Now we can formulate the main results about the solutions of Eq. (4.1) in following form.
Theorem 4.1
Under condition (4.6), the necessary condition of the existence of solution to Eq. (4.1) is \(G(0)=0\) in class \(\{0\}\).

(1)
Let \(s=0\) be a node, if \(\frac{1}{2}<\delta _{\infty }<1\), when \(\kappa \geq 0\), (4.1) always has a solution, and the constant term of \(P_{\kappa 1}(s)\) takes value as (4.18); and when \(\kappa <0\), (4.11) and (4.19) should be supplemented, then Eq. (4.1) has a solution. If \(0\leq \delta _{\infty }\leq \frac{1}{2}\), when \(\kappa \geq 0\), the constant term of \(P_{\kappa 1}(s)\) should be taken as (3.34); when \(\kappa <0\), the conditions of solvability (3.22) and (3.35) are fulfilled.

(2)
Let \(s=\infty \) be a node, if \(\frac{1}{2}<\delta _{\infty }<1 \), when \(\kappa \geq 0\), (4.1) has a solution; when \(\kappa <0\), provided that (4.11) are satisfied, (4.1) is solvable. If \(0\leq \delta _{ \infty }\leq \frac{1}{2}\), when \(\kappa \geq 0\), (4.1) has the solution; when \(\kappa <0\), the conditions of solvability (4.15) must be augmented.
Assume that the above (1) and (2) are fulfilled, then (4.1) has the following general solution:
where \(\varOmega ^{+}(s)\) is given by (4.12).
Remark 4.1
We should note that \(M(z)\) cannot be separated as, in general,
because two integrals in (4.20) may be divergent. But, in case (1) of Theorem 4.1, when \(\delta _{\infty }\leq \frac{1}{2}\), (4.20) becomes valid, and the integrals in (4.20) are convergent now. In this case, we also have \(Y(s)\varPsi (s)\in H_{2}\).
Remark 4.2
In Eq. (4.1), if \(a\neq 0\) is real, b is purely imaginary, and \(k_{1}(t)\), \(k_{2}(t)\) are real functions, then (4.1) is a real equation. In this case, \(s=0\) is an ordinary node of (4.1). It is also easily seen that the characteristic feature is for \(\delta _{\infty }>\frac{1}{2}\) or \(\delta _{\infty }\leq \frac{1}{2}\). By (4.7), when \(\delta _{\infty }>\frac{1}{2}\), we have
then, \(a+b\) lies in the quadrant 2 or 4; when \(\delta _{\infty }< \frac{1}{2}\),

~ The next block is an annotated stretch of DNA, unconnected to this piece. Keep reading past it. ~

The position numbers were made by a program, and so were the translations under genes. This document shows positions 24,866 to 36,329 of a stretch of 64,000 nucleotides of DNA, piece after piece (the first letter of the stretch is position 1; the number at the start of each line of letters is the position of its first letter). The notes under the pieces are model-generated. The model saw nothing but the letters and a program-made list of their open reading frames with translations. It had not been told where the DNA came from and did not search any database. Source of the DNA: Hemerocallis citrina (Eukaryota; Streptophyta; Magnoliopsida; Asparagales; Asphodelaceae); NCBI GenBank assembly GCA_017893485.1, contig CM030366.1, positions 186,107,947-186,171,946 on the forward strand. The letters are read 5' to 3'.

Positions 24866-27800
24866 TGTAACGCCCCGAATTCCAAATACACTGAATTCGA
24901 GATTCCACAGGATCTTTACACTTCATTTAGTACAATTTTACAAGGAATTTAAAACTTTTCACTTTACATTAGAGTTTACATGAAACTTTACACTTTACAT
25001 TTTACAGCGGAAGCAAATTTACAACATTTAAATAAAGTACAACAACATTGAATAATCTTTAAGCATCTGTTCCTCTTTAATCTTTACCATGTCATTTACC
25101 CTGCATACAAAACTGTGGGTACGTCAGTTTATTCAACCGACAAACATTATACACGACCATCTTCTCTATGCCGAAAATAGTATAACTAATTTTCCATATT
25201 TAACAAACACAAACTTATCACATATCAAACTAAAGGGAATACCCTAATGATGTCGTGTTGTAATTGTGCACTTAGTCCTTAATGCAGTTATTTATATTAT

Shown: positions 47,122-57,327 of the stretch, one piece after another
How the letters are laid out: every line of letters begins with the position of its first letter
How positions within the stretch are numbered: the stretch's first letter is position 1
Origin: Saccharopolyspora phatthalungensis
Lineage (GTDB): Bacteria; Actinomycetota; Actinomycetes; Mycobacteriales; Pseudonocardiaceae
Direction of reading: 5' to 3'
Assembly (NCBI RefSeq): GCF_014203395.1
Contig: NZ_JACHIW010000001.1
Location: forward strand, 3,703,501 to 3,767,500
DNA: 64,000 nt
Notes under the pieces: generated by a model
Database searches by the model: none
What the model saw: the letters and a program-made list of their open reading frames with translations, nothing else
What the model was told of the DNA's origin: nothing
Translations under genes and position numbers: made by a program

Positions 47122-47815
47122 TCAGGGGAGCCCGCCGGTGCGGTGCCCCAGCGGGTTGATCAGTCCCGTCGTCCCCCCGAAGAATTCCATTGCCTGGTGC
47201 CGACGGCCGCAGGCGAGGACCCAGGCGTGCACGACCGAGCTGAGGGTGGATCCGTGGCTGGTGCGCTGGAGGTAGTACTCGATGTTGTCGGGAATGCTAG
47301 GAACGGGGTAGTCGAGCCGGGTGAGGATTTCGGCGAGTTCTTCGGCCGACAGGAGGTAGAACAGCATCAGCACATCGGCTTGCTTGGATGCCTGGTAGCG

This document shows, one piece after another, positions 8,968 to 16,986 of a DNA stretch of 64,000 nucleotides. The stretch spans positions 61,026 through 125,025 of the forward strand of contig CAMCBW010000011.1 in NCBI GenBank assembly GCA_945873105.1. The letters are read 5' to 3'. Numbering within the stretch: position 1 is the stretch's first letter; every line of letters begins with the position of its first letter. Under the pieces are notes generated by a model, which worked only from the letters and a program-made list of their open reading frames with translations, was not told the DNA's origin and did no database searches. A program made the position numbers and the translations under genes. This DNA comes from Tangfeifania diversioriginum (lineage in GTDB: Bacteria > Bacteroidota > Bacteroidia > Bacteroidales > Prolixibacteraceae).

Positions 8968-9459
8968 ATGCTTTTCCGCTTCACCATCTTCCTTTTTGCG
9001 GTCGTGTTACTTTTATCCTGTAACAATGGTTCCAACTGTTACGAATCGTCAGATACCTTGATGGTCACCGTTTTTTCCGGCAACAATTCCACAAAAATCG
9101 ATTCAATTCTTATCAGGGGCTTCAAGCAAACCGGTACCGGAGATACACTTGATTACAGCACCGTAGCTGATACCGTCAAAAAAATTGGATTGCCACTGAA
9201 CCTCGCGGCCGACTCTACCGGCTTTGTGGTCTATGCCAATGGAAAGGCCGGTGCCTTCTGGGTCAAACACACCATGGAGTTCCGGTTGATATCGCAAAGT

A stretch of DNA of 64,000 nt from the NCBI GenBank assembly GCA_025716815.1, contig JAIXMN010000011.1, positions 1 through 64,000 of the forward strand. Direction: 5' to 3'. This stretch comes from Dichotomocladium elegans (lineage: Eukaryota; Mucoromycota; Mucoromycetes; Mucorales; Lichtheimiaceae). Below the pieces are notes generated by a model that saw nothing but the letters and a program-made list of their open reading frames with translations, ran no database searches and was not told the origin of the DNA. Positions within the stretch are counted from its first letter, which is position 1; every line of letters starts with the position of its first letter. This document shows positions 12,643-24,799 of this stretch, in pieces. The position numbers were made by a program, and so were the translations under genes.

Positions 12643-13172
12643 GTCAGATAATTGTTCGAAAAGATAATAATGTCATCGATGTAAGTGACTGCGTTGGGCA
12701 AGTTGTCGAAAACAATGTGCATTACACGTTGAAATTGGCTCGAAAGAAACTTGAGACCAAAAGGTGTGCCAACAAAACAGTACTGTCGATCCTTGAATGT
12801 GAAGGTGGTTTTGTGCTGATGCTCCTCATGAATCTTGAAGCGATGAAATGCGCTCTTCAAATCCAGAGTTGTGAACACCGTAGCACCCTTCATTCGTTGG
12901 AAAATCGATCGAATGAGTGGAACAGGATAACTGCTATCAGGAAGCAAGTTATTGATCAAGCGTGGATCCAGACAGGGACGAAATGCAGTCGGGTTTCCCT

and \(a+b\) lies in the quadrant 1 or 3.
5 Equations with two convolution kernels
The above method is applicable to solving the SIEs with two convolution kernels
where a, b are as the above, \(k_{1}, k_{2}, g \in \langle0\rangle \) and the unknown function \(\omega \in \{0\}\).
Taking the Fourier transform on both sides of (5.1), we obtain
where \(\varOmega ^{\pm }(s)\) are respectively the Fourier transforms of \(\omega _{\pm }(t)\). In fact, \(\varOmega ^{\pm }(s)\) also are the boundary values of the holomorphic function
in the upper and the lower half planes, respectively.
In order to guarantee that \(\varOmega ^{\pm }(s)\), \(\varOmega (s)\) are continues at \(s=0\), it is necessary that \(\varOmega (0)=0\), that is, \(\varOmega ^{+}(0)=\varOmega ^{}(0)\). Restricted to the case of normal type, i.e., \(K(s)\) satisfying (4.6). From (5.2), we get the following Riemann–Hilbert problem:
in which we have put
Similarly, we easily verify that \(s=\infty \) is not a nodal point of (5.4), and \(s=0\) is its unique nodal point. The solution of (5.4) be discussed by using the same method as shown in Sect. 3. The remaining discussions will be omitted also.
6 Equations with one convolution kernel
Finally, we solve SIEs with one convolution kernel
where a, b are as the above, \(k, g\in \{0\}\) and the unknown function \(\omega \in \{0\}\). Taking Fourier transforms on both sides of (6.1), we get by Lemma 2.2
Note that (6.2) is not a Riemann–Hilbert problem. Without loss of generality, we only discuss the function \(ab\operatorname{sgn}s+K(s)\neq 0\) (\(s \in \mathbb{R}\)). From (6.2) we get
Since \(G(s)\) is continuous at \(s=0\) and